Sabal domingensis

Family : Arecaceae

Text © Pietro Puccio


English translation by Mario Beltramini


The species is native to Cuba, Dominican Republic and Haiti, where it grows in the savannahs and in the secondary dry forests up to about 1000 m of altitude.

The etymology of the genus is unknown, having not been specified by the author, the French botanist Michel Adanson (1727-1806); the Latin specific name “domingensis” = of domingo, refers to the capital, Santo Domingo, of the Dominican Republic, near which the type species has been found.

Common names: Hispaniola palm, Hispaniola palmetto (English); latanier-chapeau (Haiti); palma cana (Dominican Republic).

Sabal domingensis, Arecaceae, Hispaniola palm, Hispaniola palmetto

Native to savannahs and dry forests of Cuba, Haiti and Dominican Republic, the imposing Sabal domingensis reaches the height of 16 m with elegant smooth stems of 50-60 cm. Good resistance to cold up to -8 °C © Giuseppe Mazza

The Sabal domingensis Becc. (1908) is an unarmed species, monoecious, with solitary stem, up to 16 m tall and 50-60 cm of diameter, columnar, of grey color, smooth, but close to the top where remain the residues of the foliar bases forming a typical cross-weave.

The leaves, on a 1-1,6 m long petiole, are costapalmate, divided in 60-90 segments, up to 1,2 m long, united at the base per 1/2-1/3 of their length and bifid at the apex, arranged on slightly different angles, of dark green color with bluish reflections; from the axil of the segments depart whitish filaments.

Inflorescences between the leaves, of the same or bigger length, arcuate, with 3 orders of ramifications and tiny white fragrant flowers with trilobed tubular calyx, trilobed tubular corolla, 6 stamina, trilobed ovary and stigma.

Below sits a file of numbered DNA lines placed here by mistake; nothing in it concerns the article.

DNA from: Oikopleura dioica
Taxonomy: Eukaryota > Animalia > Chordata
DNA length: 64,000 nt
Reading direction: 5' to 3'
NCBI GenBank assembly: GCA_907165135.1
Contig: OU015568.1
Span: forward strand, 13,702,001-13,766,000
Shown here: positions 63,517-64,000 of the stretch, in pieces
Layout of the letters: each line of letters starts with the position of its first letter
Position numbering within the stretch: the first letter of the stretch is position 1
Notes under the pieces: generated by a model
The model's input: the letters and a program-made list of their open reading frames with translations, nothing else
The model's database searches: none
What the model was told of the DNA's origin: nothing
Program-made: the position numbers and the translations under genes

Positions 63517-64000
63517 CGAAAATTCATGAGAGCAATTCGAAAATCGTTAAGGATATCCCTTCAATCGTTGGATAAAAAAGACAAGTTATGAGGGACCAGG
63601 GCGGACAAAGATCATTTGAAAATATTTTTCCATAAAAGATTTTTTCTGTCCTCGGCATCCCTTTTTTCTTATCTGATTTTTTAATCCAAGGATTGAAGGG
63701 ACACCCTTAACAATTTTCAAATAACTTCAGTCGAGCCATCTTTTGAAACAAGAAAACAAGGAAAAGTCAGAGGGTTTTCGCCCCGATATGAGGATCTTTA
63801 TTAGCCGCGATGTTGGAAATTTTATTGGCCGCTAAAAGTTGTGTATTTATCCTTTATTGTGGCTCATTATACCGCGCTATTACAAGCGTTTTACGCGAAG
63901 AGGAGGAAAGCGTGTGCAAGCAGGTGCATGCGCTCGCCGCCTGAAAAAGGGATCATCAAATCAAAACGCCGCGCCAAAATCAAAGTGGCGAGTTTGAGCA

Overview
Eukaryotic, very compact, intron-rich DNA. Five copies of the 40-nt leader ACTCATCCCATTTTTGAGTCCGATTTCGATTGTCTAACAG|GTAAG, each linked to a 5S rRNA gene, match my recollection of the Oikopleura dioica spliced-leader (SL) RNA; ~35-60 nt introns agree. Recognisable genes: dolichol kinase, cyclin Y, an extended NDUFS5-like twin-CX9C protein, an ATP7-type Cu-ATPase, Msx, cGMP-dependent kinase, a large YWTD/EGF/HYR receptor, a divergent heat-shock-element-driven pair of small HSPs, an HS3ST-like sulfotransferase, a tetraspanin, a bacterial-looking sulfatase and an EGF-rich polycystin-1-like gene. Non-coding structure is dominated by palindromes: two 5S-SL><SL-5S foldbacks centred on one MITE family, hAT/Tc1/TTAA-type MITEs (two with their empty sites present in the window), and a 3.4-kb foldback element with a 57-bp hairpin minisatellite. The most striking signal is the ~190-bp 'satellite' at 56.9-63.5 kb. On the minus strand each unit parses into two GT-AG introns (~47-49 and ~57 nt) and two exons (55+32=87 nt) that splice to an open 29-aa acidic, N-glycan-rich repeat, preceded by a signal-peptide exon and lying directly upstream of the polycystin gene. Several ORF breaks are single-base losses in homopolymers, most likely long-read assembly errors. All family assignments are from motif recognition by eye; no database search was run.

Pyriform fruits, of 1,1-1,4 cm of diameter, black when ripe, containing only one globose seed, flattened on the extremities or concave, of 0,8-1 cm of diameter.

It reproduces by seed, previously kept in water for 3 days, in draining loam maintained humid at the temperature of 26-28 °C, with germination times of 2-4 months.

Imposing species and easy to cultivate, often mistaken with the Sabal causiarum, from which differs for the bigger fruits, that would deserve a major diffusion thanks to the relatively fast growth and its adaptability to various conditions of climate and of soil.

Of remarkable landscaping effect, as isolated specimen as well as in rows on the margins of the alleys, it may be employed in the tropical and humid subtropical regions and in the semiarid ones, due to its resistance to drought, as well as in the warm temperate ones, where, when adult, may resist values of temperature up to about -8 °C, if exceptional and short lasting.

It requires full sun and can grow in an ample variety of soils, provided draining, and bears the strong winds.

The leaves are utilized as cover of rural dwellings and for fabricating hats, mats, baskets, brooms and other handicrafts.

Synonyms: Sabal neglecta Becc. (1908).


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